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Yet another trap for landlords

As many landlords are all likely to be aware, in order to seek possession of a property let on an Assured Shorthold Tenancy (AST) in circumstances where the fixed term has expired and the tenant is not at fault (i.e that they have not breached any term of the tenancy agreement), a Notice Seeking Possession pursuant to Section 21 of the Housing Act 1988 must be served.

The Deregulation Act 2015 (“the Act”)(which appears to have caused many headaches for landlords) brought in a new prescribed form of Section 21 Notice Seeking Possession that must be served upon tenants for all new Assured Shorthold Tenancy agreements (AST’s) or renewal AST’s that were entered into on or after 1st October 2015 (“New Tenancy”). The Notice itself is most commonly known as a Form 6A.

For all tenancies that came into existence prior to 1st October 2015, a landlord has the choice of serving either a Form 6A or the ‘old style’ Section 21 Notices pursuant to Section 21(1)(b) or 21(4)(a).

Unfortunately, what should be considered a straightforward matter can now be considered to be exceedingly complicated. Ironically, the Act appears to have brought in several additional burdens for landlords in relation to all New Tenancies.

Whilst the Act does not currently apply to any pre-October 2015 AST’s, as of 1st October 2018 the Act will apply to all AST’s. As such, when faced with a New Tenancy, landlords will need to ensure that they have complied with the regulations contained within the Act prior to serving a valid Form 6A.

The checklist of ‘potential traps’ are as follows:-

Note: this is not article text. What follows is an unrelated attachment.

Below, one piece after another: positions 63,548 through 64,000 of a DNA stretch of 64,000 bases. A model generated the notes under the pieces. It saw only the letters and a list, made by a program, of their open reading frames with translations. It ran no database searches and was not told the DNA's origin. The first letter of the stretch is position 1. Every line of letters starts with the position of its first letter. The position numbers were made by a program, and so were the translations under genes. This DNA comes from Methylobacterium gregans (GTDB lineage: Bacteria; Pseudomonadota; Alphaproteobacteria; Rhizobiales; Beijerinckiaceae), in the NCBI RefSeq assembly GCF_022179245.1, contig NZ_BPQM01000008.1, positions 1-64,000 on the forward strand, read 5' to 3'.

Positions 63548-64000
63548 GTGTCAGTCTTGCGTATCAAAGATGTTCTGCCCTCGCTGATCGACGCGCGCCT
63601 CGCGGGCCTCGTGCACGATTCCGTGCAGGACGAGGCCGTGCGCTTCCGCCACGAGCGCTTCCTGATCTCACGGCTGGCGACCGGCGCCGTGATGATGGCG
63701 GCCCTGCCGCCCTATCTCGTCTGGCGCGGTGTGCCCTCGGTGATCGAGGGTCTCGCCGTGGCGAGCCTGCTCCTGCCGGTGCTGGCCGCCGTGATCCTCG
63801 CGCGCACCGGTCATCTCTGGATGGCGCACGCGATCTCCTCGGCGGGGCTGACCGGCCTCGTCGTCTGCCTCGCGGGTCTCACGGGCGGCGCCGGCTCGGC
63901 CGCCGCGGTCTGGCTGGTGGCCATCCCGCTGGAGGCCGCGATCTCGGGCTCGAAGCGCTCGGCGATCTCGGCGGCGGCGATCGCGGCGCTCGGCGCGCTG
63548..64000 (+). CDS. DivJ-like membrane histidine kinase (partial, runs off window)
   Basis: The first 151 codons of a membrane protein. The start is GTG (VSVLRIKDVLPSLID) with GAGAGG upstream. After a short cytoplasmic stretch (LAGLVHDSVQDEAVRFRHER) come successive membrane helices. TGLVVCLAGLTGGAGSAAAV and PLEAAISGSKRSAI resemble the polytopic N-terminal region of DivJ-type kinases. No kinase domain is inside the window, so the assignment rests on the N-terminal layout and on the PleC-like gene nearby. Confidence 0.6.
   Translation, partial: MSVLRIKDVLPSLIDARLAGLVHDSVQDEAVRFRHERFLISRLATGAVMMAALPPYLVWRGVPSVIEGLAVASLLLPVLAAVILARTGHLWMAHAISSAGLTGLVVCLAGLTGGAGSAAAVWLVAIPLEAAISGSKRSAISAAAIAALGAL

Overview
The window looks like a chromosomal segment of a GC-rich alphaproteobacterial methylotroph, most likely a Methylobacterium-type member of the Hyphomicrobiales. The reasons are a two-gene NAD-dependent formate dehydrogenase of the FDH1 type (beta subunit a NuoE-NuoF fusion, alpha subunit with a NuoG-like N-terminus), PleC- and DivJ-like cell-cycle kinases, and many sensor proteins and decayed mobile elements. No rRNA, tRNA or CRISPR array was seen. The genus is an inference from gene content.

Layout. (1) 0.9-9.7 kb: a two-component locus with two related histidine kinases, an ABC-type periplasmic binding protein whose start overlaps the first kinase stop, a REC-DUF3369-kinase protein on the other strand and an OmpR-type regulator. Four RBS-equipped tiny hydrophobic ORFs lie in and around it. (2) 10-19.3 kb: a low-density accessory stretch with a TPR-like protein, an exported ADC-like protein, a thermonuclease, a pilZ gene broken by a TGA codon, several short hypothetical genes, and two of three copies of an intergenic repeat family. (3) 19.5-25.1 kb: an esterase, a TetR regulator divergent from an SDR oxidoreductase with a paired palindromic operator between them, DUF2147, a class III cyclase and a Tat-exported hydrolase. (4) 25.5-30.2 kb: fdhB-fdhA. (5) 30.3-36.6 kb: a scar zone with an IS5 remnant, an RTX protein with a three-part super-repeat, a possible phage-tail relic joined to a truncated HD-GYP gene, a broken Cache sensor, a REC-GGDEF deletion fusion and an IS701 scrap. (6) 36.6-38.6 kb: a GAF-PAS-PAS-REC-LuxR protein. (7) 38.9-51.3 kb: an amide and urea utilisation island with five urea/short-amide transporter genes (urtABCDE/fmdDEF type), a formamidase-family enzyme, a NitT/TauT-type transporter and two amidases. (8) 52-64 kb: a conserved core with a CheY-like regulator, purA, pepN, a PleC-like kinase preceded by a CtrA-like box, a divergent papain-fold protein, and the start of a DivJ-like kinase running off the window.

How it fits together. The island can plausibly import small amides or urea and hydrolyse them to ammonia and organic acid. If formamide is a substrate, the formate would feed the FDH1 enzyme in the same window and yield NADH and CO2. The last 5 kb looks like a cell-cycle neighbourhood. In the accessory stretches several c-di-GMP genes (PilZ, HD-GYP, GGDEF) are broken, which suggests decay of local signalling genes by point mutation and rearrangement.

That the How to Rent Guide, Energy Performance Certificate and Gas Safety Certificate is served upon tenants at the commencement of a New Tenancy;

1) That a property has a valid licence if considered to be a House in Multiple Occupation (HMO);

2) That the requirements associated with securing tenants deposits and serving Prescribed Information is complied with in the appropriate time-frame; and

3) That the landlords motivation to serve a Form 6A is to avoid carrying out the necessary works to the property (commonly known as ‘Retaliatory Eviction’)

In this article, the trap numbered 1 above will be explored further to ascertain whether there is a solution if the documents are not served at the commencement of the New Tenancy.

Many landlords have assumed that so long as the documents are served at some point during the tenancy, a valid Form 6A can be served.

There has however been a significant County Court decision that was made in February 2018 (Caridon Property v Monty Shooltz, unreported, Central London County Court, 2 Feb 2018) where the Judge held that the strict wording of the Act applied and a failure to serve the documents at the commencement of the tenancy could be complied with retrospectively. In this particular case, the document that had not been served concerned a Gas Safety Certificate and it is, therefore, unclear whether the Judge would have adopted the same approach if the landlord had failed to serve a How to Rent Guide or Energy Performance Certificate.

Practically speaking, the only solution appears to be that if the documents are not served at the commencement of the tenancy, then so long as the documents are served either at the commencement of any replacement tenancy or when a Statutory Periodic Tenancy arises then it appears that the requirements of the Act have been complied with.

It must be noted however that the decision in Caridon is only a County Court decision and therefore technically not binding. Nevertheless, prudent landlords should always seek to serve the requisite documents at the commencement of the tenancy to avoid a situation akin to Caridon.


Louise Mickleburgh BTMK

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